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Dublin: 7 °C Friday 18 January, 2019
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Australians have voted Yes for same-sex marriage laws

The results of a non-binding postal survey were announced this evening – paving the way for laws to be brought in.

A participant at a gay pride parade in Sydney.
A participant at a gay pride parade in Sydney.
Image: Peterswald Hugh

AUSTRALIA HAS VOTED overwhelmingly in favour of same-sex marriage in a postal survey, it has been announced tonight.

Over 7 million people – 61% – voted in favour of Yes, while 38% voted against.

In total, 12 ,727,920 people participated.

The non-binding result paves the way for Australian Prime Minister Malcom Turnbull to bring in legislation allowing same-sex marriage. In an interview in October, Turnbull said that the bill could be dealt with before Christmas.

The results were announced at the Australian Bureau of Statistics today.

People living overseas were able to vote in the plebiscite.

The survey achieved a response rate 79.5% response rate which was described as “outstanding”.

Participation was slightly higher in older age groups – there was around 78% participation for 18 and 19-year-olds.

Turnbull said that people “voted yes for fairness, voted yes for commitment, and voted yes for love”. He said it was up to parliament now to get on with the job the Australian people tasked it to do.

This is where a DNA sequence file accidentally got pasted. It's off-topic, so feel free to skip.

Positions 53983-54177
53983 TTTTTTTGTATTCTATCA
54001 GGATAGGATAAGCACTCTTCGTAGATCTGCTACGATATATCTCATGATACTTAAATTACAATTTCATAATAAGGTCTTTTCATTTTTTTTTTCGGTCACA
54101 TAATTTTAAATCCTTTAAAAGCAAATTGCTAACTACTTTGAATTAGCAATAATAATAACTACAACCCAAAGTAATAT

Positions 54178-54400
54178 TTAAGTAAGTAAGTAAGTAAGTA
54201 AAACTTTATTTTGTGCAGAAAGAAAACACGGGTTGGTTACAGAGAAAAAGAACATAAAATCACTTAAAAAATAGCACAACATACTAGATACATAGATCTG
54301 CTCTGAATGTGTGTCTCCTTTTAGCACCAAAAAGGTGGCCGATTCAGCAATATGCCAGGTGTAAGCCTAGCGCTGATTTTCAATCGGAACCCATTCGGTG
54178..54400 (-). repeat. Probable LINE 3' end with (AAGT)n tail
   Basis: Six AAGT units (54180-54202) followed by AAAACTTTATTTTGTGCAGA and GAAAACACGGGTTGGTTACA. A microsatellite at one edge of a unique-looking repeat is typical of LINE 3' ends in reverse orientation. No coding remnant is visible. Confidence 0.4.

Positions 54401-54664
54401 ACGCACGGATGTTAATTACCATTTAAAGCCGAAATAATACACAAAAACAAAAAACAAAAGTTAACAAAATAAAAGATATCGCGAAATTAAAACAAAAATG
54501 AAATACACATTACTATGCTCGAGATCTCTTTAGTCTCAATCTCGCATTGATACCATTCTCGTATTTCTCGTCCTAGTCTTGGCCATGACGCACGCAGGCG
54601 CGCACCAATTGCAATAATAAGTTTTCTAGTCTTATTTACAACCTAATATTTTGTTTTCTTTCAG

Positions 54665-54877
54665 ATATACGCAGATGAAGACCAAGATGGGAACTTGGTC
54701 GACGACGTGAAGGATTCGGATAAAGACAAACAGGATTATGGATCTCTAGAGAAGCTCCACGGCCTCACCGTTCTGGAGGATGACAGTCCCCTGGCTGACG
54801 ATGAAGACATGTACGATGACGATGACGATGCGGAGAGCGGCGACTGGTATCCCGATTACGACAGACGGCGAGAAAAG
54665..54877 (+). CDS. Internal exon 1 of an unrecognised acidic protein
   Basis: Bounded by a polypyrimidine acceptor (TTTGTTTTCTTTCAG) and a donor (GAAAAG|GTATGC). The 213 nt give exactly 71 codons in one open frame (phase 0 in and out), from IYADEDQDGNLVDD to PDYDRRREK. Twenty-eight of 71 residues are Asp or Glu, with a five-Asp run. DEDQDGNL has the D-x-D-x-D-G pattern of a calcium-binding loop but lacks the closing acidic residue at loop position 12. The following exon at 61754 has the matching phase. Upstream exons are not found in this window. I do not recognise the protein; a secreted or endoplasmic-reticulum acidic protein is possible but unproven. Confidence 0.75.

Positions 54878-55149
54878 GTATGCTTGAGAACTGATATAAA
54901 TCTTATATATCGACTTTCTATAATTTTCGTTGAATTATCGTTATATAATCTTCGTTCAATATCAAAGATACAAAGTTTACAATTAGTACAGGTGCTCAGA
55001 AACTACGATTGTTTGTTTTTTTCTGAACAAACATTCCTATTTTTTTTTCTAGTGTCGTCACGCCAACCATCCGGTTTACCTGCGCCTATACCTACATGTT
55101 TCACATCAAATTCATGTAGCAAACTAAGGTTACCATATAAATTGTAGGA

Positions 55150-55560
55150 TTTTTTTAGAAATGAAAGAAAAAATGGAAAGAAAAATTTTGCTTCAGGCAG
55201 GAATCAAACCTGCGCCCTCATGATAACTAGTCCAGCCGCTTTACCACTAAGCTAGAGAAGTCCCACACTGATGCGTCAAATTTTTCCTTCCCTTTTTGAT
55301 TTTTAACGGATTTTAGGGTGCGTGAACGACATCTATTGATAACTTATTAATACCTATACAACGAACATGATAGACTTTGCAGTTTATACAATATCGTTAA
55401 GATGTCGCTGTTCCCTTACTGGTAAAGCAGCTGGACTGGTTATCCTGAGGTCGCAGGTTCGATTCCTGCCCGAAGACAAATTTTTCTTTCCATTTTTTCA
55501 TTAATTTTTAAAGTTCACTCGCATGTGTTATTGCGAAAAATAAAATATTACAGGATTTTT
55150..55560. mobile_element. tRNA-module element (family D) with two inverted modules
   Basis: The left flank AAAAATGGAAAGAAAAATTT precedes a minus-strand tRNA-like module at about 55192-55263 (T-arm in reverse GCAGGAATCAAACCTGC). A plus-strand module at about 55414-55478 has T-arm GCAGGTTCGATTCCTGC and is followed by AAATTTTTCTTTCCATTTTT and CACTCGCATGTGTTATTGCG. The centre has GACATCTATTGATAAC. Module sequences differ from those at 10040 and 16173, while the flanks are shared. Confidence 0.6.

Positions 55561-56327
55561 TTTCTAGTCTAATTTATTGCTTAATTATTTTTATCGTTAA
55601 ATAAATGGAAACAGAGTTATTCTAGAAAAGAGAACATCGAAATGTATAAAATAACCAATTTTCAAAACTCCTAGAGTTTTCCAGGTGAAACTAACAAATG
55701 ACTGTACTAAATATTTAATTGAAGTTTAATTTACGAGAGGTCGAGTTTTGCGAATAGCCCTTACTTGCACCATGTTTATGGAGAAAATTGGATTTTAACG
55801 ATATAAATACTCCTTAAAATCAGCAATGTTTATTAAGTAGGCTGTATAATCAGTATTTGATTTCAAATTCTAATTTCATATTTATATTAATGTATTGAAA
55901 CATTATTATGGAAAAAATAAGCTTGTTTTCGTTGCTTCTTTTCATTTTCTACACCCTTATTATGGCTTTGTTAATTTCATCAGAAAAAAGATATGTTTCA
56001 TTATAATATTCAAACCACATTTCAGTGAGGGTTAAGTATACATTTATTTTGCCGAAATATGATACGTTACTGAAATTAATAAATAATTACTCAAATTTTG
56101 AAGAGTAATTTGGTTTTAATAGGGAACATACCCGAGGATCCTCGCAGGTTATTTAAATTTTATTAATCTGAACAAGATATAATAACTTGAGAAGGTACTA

Independent Minister Katherine Zappone, who along with her late wife Ann Louise Gilligan campaigned for marriage equality in Ireland, said of tonight’s result:

The YES result shows that when given a chance people across our world will speak out and demand equality for all. The outcome will boost marriage equality campaigners in Northern Ireland and elsewhere. It will also send a message of solidarity to those who cannot express their love because of threats of discrimination, prosecution and even violence.
All who campaigned in Australia are to be congratulated. This is their moment, as it was ours in May 2015.

However, she said “we should also remember that equality is hard fought, precious and fragile. It must never be taken for granted”.

“Despite the huge steps forward of recent years it is a sad reality that one-in-five young LGBTI+ people in Ireland continue to report discrimination and bullying.”

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